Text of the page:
The conversion of petroleum residues to asphalt by air oxidation
Heyding, Robert Donald
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The known chemistry of asphalts is reviewed, including the concepts of the colloidal state, the proposed structures for the resin and asphaltene molecules, and the oxidation reactions taking place in asphalts on air blowing and on weathering. Experiments on the blowing of Lloydminster reduced crude with nitrogen, air and oxygen are reported. Results of the fractionation of the asphalt residues obtained into oils, resins and asphaltenes are recorded. The oxygen content of these three fractions for each of the blown residues is reported. From these investigations, evidence is presented to show that with the blowing conditions used, the primary oxidation reaction is one resulting in dehydrogenation of the asphalt molecules. An increase in asphaltene content on blowing at the expense of the oils and resins is observed. The oxygen determinations indicate that the asphalt increases in oxygen content. Of the three fractions, the resins are the only bodies to increase in oxygen content, the oil and asphaltene content remaining essentially constant. This is regarded as indicating instability of oxidized oil molecules, and the formation of asphaltene molecules containing oxygen in the same proportion as the original asphaltenes. Based on the comparison of the observed oxidation characteristics to the oxidation characteristics of pure hydrocarbons, the suggestion is made that the molecules undergoing oxidation are polynuclear aromatic or aromatic naphthenic compounds. Suggestions for further investigations following this method of attack on the study of this oxidation reaction are outlined.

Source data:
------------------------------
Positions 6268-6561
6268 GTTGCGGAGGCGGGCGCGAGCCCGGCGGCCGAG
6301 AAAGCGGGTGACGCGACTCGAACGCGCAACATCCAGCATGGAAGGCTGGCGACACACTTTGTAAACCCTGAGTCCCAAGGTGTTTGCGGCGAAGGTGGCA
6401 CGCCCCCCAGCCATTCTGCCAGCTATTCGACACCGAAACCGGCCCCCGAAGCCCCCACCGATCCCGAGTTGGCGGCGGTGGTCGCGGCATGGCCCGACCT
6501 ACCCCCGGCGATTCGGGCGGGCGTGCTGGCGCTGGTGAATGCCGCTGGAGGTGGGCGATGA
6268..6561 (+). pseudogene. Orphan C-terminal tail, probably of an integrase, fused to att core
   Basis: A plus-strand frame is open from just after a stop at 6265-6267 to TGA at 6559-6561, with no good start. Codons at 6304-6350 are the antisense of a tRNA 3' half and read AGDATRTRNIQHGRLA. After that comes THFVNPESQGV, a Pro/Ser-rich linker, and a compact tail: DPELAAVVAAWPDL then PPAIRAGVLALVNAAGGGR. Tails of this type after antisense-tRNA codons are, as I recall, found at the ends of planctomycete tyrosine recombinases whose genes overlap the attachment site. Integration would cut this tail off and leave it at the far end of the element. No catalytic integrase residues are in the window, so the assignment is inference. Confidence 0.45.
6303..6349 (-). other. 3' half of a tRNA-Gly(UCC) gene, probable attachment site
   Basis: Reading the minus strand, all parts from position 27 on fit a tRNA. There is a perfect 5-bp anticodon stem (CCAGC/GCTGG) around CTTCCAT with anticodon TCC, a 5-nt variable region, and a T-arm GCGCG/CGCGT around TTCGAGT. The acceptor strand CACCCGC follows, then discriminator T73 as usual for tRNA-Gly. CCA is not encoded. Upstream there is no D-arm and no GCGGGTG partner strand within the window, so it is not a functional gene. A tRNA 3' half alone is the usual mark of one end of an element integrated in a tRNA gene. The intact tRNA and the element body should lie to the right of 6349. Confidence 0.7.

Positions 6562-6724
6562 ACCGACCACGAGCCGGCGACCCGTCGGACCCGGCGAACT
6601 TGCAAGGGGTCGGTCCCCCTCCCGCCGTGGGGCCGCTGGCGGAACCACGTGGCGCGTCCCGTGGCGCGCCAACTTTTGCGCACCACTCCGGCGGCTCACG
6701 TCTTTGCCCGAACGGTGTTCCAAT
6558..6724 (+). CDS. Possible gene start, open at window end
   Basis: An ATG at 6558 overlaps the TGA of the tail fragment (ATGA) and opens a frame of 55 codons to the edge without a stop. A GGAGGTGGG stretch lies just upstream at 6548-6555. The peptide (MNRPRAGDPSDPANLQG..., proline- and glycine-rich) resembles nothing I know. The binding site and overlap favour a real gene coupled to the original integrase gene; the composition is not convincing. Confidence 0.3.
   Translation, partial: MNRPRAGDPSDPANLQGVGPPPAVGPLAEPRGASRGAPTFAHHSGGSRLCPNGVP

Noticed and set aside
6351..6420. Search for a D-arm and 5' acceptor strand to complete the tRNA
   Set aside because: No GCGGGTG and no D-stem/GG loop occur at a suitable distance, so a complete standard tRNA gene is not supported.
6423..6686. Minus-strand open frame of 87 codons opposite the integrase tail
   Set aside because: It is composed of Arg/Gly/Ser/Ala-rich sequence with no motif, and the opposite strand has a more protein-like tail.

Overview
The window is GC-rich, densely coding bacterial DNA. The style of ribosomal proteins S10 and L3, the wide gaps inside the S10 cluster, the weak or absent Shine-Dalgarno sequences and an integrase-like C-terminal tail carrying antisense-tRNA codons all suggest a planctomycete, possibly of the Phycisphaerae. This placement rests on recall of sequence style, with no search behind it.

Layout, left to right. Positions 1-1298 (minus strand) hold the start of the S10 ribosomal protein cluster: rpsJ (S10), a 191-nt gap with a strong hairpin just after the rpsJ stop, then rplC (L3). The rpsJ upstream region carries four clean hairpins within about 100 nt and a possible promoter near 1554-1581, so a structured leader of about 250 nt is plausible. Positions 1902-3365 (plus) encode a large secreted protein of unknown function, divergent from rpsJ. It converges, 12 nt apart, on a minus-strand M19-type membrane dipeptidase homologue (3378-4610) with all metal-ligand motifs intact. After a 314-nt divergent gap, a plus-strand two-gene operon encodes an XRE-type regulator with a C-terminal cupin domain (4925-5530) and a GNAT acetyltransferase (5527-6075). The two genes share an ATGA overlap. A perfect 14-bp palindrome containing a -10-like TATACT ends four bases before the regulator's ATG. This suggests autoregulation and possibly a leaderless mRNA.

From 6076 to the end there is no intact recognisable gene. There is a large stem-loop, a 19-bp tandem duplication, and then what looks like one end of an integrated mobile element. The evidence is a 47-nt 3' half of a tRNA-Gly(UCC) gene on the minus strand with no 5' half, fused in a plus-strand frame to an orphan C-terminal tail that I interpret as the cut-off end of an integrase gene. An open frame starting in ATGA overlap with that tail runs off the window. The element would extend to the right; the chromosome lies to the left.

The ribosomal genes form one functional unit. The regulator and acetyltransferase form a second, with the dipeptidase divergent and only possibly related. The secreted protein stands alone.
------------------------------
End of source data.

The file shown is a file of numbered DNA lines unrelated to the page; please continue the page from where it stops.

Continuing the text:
DegreeMaster of Science (M.Sc.)
CommitteeHarris, G. M.